Kevin Abourezk of Reznet describes Westerman as man who provided a "lyrical and plainspoken voice for the oppressed," and reports: "In his final years, [Westerman] had begun work on a six-part documentary called Exterminate Them: America's War on Indian Nations. With the help of his niece [Gwen Westerman Griffin], he had completed the first part, California Story, and had begun work on the second installment, Great Plains Story. Westerman Griffin said she doesn't plan to let her uncle's death end efforts to complete the documentary. Nor does she plan to let his relentless efforts to improve the lives of Native people die with him. 'It's going to take a lot of us to fill in the void that this one man is going to leave,' she said. 'It's going to take so many of us to carry on his work.'"

Sunday, December 16, 2007

R.I.P.: Dan Fogelberg (1951-2007)

At a time of year when his classic "Same Old Lang Syne" is a radio staple, it's all the more tragic to hear that singer-songwriter Dan Fogelberg has passed away at the ridiculously young age of 56. He was never what you would call a superstar -- truthfully, never someone who immediately sprang to mind when the discussion centered on defining musical talents of the '70s and '80s -- but his music always appealed to me, and millions of others, and I can't remember ever wanting to change the station when one of his songs came on my car radio. Indeed, I can remember singing along with some of the tunes -- late at night, especially, when melancholy claims dominion on my soul. To pay him the highest compliment I can think of: He left this world a better place than it might have been if he'd never been in it.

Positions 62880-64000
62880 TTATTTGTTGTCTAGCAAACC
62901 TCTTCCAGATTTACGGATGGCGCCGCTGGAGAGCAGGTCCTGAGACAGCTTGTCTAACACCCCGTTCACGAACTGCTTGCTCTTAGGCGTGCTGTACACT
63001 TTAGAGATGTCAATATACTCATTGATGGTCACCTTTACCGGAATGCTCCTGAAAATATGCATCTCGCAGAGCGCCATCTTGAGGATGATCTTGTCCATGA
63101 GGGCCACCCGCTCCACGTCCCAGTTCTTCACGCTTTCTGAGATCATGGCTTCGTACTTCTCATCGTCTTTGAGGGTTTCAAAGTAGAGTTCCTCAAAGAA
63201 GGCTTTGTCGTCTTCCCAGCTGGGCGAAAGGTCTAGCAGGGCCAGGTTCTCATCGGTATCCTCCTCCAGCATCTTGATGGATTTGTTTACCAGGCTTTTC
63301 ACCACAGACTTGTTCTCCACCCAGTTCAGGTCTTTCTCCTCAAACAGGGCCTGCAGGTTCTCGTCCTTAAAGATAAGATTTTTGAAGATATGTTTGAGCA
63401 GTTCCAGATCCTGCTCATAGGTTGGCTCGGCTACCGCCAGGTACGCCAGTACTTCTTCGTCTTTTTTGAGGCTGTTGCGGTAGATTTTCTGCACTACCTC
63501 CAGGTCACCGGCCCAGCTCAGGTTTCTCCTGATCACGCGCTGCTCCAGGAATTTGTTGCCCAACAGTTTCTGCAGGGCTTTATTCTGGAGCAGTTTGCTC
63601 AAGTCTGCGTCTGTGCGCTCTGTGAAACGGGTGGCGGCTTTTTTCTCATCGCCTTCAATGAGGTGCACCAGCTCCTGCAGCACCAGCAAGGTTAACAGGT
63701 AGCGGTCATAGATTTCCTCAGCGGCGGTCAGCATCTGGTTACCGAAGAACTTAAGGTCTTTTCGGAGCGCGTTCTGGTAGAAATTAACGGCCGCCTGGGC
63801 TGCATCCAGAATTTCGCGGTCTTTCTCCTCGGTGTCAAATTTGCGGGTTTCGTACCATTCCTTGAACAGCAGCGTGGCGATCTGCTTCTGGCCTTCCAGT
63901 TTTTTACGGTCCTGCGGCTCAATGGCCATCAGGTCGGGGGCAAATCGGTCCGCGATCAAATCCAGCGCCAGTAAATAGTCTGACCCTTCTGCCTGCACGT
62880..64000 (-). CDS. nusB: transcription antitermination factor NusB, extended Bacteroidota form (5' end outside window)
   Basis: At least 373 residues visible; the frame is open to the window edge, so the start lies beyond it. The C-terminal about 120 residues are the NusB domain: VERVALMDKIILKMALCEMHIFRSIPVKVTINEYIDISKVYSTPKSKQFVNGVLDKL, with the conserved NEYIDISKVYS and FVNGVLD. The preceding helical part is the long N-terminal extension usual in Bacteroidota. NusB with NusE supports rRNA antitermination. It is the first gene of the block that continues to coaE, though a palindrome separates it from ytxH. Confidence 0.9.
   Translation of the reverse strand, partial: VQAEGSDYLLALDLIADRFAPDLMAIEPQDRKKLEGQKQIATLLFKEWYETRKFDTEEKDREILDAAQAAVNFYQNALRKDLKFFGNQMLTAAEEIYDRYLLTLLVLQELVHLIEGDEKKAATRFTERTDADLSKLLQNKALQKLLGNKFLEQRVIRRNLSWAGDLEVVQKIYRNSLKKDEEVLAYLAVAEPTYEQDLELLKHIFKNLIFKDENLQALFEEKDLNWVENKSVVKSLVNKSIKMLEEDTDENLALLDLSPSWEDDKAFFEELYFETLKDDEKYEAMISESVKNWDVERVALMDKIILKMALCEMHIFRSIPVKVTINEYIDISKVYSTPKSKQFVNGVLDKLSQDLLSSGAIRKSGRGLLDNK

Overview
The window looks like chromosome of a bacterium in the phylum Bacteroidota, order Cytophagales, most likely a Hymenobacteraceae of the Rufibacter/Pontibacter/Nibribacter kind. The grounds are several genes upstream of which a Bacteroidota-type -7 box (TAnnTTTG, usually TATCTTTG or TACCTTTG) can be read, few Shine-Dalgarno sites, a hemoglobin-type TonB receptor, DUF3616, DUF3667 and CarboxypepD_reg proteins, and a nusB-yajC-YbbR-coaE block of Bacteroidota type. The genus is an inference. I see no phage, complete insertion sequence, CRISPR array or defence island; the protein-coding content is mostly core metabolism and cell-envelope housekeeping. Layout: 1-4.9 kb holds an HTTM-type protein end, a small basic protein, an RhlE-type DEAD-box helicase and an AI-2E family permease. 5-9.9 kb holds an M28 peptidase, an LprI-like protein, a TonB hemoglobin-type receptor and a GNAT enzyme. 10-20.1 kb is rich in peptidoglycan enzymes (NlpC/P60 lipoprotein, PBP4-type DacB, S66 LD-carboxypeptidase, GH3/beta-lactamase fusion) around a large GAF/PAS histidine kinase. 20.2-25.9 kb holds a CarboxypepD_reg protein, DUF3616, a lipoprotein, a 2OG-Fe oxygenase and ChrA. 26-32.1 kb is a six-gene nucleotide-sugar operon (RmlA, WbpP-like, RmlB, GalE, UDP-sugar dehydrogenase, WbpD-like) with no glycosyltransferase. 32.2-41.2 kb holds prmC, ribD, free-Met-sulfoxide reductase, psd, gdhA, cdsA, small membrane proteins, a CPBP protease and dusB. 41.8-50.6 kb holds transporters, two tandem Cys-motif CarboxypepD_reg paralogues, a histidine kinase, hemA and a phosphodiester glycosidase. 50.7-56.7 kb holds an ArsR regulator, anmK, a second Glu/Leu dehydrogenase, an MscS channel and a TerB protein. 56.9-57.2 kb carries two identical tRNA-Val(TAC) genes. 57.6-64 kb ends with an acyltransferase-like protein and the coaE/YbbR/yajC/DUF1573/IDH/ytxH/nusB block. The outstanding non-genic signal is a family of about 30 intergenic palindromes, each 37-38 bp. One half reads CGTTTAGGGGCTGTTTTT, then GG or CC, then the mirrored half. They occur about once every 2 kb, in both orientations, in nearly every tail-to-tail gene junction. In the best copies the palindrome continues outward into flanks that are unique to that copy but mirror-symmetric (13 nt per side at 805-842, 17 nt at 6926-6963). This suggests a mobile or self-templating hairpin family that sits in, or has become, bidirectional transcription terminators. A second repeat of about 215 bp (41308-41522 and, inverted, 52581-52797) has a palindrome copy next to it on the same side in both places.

The ten carols of Christmas: No. 1

Rejoice and be glad.

Hey, Will Smith really is legend

The Box-Office King's latest effort rules the Top Ten chart this weekend. And Alvin and the Chipmunks looks pretty damn impressive in the No. 2 position. Looks like I'm not the only one who was feeling nostalgic about Alvin and the gang.

Dumped in the heart of Texas